When a manor house was built on the estate around 1790, the Clan Chiefs began to stay there. This was extended in 1815 when a much larger baronial-style castle was built close-by. It was rebuilt a few years later after a fire destroyed part of the building. When the MacDonald family moved out in 1925, it fell into disrepair.

Museum of the Isles at Armadale Castle

The Clan Donald remains one of the largest in Scotland, so when the Skye Estate came up for sale in 1971, a trust was formed to buy and secure the clan lands for future generations. Around half of the land was purchased, including the ruined castle, gardens and the original manor house.

Today, visitors can explore the beautiful gardens full of exotic shrubs, mature woodlands and enjoy the picturesque views over the Sound of Sleat. In the award-winning Museum of the Isles, Highland history is told through the Clan Donald story.

Castle Moil Skye

Caisteal Maol (Castle Moil) sits in the little village of Kyleakin, which means “strait of Haakon” in Gaelic. The Viking King, Haakon, gathered his vast fleet of longships here in 1263 before sailing on to his defeat at the Battle of Largs. The victory of King Alexander led to the Vikings conceding control of the Hebridean islands to Scotland. 

Ruins of Castle Moil overlooking Kyle Leakin

It is thought that a castle was built on this site sometime before the 10th Century by the Vikings and it became the home of a Norse Princess, known as “Saucy Mary”. She married the fourth Chief of the Clan MacKinnon, Findanus. Together, they had a very lucrative business extracting tolls from passing ships by running a heavy chain across the sound between the castle and the mainland.

A three-storey tower house was built on the Viking castle site in the late 1400s which became a MacKinnon stronghold. It was abandoned for more comfortable accommodations in 1601, and this structure is the one seen today, sadly in ruins.

Dunscaith Castle

Built atop a large rock overlooking Loch Eishort on the Sleat Peninsula, Dun Scaith was one of several defences built for the Clan MacLeod on Skye. The castle was built around the 13th Century and is surrounded by sea with almost sheer drops on all sides.

Dunscaith Castle on the Sleat Peninsula

The natural defences of Dunscaith didn’t deter the Clan MacDonald, however, and they captured the Sleat Peninsula including the castle in 1435. Ownership of Dunscaith switched several times before being finally being held by the MacDonald’s.

According to Gaelic mythology Scathach, the mythical warrior queen had her base at Dun Scaith. Indeed the castle was named after her, Scathach means Shadowy and Dun Scaith, Castle of Shadows.

It was here that she trained young fighters in the martial arts to become fully-fledged warriors. One of her pupils was the legendary Ulster hero, Cuchulainn after whom the Cuillin Mountains are said to have been named.

Where is Eilean Donan Castle?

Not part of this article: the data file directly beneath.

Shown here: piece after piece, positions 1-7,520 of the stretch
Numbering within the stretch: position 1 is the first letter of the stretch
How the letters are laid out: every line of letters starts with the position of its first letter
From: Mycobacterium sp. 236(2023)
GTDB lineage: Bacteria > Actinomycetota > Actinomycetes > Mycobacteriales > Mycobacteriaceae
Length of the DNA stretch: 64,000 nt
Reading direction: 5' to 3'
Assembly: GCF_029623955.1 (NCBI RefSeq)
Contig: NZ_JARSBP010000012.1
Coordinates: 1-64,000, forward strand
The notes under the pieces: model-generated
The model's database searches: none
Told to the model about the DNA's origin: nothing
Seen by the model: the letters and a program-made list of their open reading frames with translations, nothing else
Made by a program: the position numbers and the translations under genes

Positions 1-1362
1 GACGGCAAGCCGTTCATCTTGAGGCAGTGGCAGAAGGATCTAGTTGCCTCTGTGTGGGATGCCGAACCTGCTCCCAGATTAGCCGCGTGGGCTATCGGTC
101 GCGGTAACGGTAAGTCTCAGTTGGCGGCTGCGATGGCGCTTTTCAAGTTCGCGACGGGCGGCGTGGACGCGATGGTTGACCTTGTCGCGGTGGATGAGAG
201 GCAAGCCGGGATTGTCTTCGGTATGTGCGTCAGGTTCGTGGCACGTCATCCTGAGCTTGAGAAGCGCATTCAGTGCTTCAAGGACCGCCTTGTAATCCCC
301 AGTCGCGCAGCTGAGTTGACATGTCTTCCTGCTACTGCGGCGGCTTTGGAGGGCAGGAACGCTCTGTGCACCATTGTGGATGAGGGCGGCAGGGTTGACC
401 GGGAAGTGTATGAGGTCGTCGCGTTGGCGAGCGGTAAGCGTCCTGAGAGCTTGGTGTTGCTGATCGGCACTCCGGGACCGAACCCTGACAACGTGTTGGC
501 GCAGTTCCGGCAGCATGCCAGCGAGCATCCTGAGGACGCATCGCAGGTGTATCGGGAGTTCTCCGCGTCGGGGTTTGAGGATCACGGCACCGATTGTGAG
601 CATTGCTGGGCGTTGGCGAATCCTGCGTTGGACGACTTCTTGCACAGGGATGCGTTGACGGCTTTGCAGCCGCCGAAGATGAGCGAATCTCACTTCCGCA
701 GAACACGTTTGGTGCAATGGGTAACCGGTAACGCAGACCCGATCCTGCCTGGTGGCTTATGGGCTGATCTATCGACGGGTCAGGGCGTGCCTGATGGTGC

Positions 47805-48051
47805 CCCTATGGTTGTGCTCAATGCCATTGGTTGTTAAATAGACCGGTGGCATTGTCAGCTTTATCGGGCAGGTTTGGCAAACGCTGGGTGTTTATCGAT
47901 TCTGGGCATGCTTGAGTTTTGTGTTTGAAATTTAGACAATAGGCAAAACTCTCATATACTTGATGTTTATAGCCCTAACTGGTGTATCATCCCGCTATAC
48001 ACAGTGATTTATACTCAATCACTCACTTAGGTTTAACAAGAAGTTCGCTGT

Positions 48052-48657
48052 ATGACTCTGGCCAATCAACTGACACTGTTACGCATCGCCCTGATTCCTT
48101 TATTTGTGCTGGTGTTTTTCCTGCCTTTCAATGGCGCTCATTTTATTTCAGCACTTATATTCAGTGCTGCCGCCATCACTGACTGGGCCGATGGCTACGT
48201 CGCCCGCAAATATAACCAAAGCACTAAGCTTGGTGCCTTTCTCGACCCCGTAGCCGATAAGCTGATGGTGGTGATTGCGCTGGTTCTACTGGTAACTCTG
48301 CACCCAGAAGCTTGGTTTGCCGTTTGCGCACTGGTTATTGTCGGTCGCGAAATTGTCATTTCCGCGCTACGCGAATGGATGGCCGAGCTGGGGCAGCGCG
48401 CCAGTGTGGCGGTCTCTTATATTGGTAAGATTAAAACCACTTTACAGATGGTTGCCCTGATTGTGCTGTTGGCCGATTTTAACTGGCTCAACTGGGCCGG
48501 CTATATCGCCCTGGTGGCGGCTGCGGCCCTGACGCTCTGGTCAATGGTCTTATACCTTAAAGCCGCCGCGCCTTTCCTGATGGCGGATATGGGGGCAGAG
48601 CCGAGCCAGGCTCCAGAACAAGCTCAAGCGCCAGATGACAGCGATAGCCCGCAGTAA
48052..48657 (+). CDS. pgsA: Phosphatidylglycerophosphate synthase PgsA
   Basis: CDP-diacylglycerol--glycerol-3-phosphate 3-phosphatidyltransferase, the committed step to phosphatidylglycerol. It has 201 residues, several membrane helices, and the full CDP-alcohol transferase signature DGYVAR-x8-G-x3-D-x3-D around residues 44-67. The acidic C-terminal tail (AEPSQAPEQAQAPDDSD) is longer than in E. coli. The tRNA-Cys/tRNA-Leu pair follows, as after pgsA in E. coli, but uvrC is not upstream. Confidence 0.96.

It’s true, iconic Eilean Donan isn’t on the winged isle, but it is so close and so famous it has to be included on our list. You will almost certainly have seen pictures of the castle sitting on its little island in books and tourist brochures. It’s also appeared in many movies including Highlander, Made of Honour and Kuch Kuch Hota Hai.     

When was Eilean Donan Castle built?

Looking over the bridge towards Eilean Donan Castle

It’s thought the first castle was built on the Saint Donan’s Isle, hence the successor castle’s Gaelic name - Eilean Donan, in the 13th Century. It was built to protect the surrounding lands from Viking raiders.

Over the centuries the castle expanded until 1719 when it was occupied by Spanish soldiers and blown up by the Royal Navy during the 1719 Jacobite Uprising. For nearly 200 years a neglected stump was all that was left of the castle sitting on its little island.

In 1911 John Macrae-Gilstrap bought the island and set to work rebuilding the castle. It took 20 years, but the result of his efforts is quite simply magical, providing one of Scotland’s most iconic sights and certainly one of the best castles in Scotland.

The castle’s future is safeguarded by the Conchra Charitable Trust and, in day to day control, the hereditary Constable of the Castle remains a member of the Clan MacRae.

It’s easy to go to Eilean Donan Castle on a one day tour from Inverness. If you have more time available, a visit is possible on a two-day tour or three-day itinerary from Edinburgh or Glasgow.  

Book your Scottish holiday with Scottish Tours!

Unfortunately, Skye has been off-limits recently. With better times just around the corner, it’s time to plan your trip and prepare to get the very best from your “Skye time”.

Check out our range of amazing tours to Skye here and let us introduce you to the real Scotland.

Browse available tours and book online today 

Photo credits: Wikipedia (map of Skye), Dunvegan Castle and Gardens, Greg Mantani (Pixaby), Shutterstock and Clan Donald Trust.